Government of Canada. Reports: Employment Insurance (EI)—Monitoring and Assessment reports. Retrieved from https://www.canada.ca/en/employment-social-development/programs/ei/ei-list/reports.html#Monitoring
Government of Canada. (2021). Budget 2021: A Resilient and Inclusive Recovery. Retrieved from https://www.budget.canada.ca/2021/report-rapport/p3-en.html#
Government of Canada. (2022). Health Care Policy and Strategies Program. Retrieved from https://www.canada.ca/en/health-canada/programs/health-care-policy-strategies-program.html
Government of Canada. (2023a). Indigenous health care in Canada. Retrieved from https://www.sac-isc.gc.ca/eng/1626810177053/1626810219482#
Government of Canada. (2023b). Palliative Care: Overview. Retrieved from https://www.canada.ca/en/health-canada/services/health-services-benefits/palliative-care.html
Government of the Northwest Territories. (2019). Mandate of the Government of the Northwest Territories 2019–2023. Retrieved from https://www.eia.gov.nt.ca/sites/eia/files/mandate2019-english-pages-web.pdf
Health Canada. (2019). Action Plan on Palliative Care: Building on the Framework on Palliative Care in Canada Retrieved from https://www.canada.ca/content/dam/hc-sc/documents/services/health-care-system/reports-publications/palliative-care/action-plan-palliative-care/action-plan-palliative-care-eng.pdf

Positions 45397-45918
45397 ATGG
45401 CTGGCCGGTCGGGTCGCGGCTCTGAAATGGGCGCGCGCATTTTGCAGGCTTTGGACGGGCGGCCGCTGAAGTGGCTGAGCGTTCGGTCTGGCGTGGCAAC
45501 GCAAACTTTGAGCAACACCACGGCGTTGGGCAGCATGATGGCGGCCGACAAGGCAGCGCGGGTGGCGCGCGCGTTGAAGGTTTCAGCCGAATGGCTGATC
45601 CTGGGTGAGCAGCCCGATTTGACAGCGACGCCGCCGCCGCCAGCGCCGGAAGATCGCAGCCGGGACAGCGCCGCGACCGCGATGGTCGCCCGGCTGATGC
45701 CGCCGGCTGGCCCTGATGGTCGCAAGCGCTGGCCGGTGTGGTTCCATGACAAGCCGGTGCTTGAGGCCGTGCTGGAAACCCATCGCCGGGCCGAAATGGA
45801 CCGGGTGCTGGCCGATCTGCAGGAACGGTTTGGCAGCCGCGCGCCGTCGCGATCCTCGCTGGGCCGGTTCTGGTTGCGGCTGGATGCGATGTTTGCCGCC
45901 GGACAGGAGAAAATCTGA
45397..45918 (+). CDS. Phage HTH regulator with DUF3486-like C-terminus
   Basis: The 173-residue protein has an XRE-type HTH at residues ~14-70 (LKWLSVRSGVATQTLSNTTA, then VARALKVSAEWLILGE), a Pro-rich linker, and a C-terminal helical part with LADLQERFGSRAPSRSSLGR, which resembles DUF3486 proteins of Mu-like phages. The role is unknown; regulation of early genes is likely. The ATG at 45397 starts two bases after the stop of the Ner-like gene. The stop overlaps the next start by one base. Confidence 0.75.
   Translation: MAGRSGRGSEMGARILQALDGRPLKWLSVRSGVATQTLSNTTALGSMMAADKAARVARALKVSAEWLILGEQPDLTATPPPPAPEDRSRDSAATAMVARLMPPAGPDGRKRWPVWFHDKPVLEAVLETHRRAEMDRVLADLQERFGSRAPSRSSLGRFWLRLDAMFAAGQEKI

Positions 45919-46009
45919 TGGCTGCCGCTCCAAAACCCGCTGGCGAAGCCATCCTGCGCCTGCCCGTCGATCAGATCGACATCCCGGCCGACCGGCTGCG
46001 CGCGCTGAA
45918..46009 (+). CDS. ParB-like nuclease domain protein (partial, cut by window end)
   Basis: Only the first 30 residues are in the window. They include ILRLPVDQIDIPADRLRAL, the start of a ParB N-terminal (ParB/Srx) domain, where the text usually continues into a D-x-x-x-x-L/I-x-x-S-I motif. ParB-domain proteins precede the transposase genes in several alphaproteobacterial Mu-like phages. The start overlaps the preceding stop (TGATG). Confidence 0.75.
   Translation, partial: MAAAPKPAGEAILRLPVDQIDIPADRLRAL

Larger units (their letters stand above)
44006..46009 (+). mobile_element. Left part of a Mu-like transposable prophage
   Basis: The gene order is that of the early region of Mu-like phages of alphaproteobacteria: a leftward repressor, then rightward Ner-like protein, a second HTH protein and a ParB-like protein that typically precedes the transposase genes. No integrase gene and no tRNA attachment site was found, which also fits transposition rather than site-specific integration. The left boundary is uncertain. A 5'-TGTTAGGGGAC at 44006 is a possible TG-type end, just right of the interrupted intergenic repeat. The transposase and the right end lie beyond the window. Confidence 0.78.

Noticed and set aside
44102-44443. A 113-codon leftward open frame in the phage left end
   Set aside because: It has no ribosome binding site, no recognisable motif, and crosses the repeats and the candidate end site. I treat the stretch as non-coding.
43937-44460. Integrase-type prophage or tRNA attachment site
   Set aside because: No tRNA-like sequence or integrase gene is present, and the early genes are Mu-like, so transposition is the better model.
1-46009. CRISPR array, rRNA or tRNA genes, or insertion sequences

Kellehear, A. Health promoting palliative care: developing a social model for practice. 1999. Mortality, 4,1:,75–82.
Pallium Canada, British Columbia Centre for Palliative Care, & Hospice Palliative Care Ontario. (2023). Evaluation Guide for Compassionate Communities. Canada.
Parliament of Canada. (2017). An Act providing for the development of a framework on palliative care in Canada. First Session, Forty-second Parliament, 64-65-66 Elizabeth II, 2015-2016-2017, December 12, 2017. Retrieved from https://www.parl.ca/DocumentViewer/en/42-1/bill/C-277/royal-assent
Pesut, B., Thorne, S., Huisken, A., Wright, D. K., Chambaere, K., Tishelman, C., & Ghosh, S. 2022. Is progress being made on Canada's palliative care framework and action plan? A survey of stakeholder perspectives. BMC Palliat Care, 21(1): 182. doi:10.1186/s12904-022-01074-4
Prince, H. (2022). Walking alongside Indigenous Peoples who are seriously ill: education for community caregivers. Centre for Education and Research on Aging & Health, Lakehead University. Thunder Bay, ON.
Widger, K., Davies, D., Rapoport, A., Vadeboncoeur, C., Liben, S., Sarpal, A., Stenkes, S., Cyr, C., Daoust, L., Gregoire, M.C., Roberston, M., Hodgson-Viden, H., Laflamme, J., & Siden, H. 2016. Pediatric palliative care in Canada in 2012: a cross-sectional descriptive study. CMAJ Open, 4(4): E562-E568. doi:10.9778/cmajo.20160054
- Footnote 1
This report was prepared by the Canadian Cancer Society's Don Green Palliative Care Advocacy Team.
- Footnote 2
Compassionate Communities are emerging in Canada as a response to the experience of living with serious illness, dying and grieving. Through actively caring for people in difficult times, the Compassionate Communities movement (Kellehear, 1999) is committed to improving community members' lives. Compassionate Communities also raise awareness of health, well-being, and end-of-life issues. They support not only the person who is ill, but also caregivers and loved ones.
- Footnote 3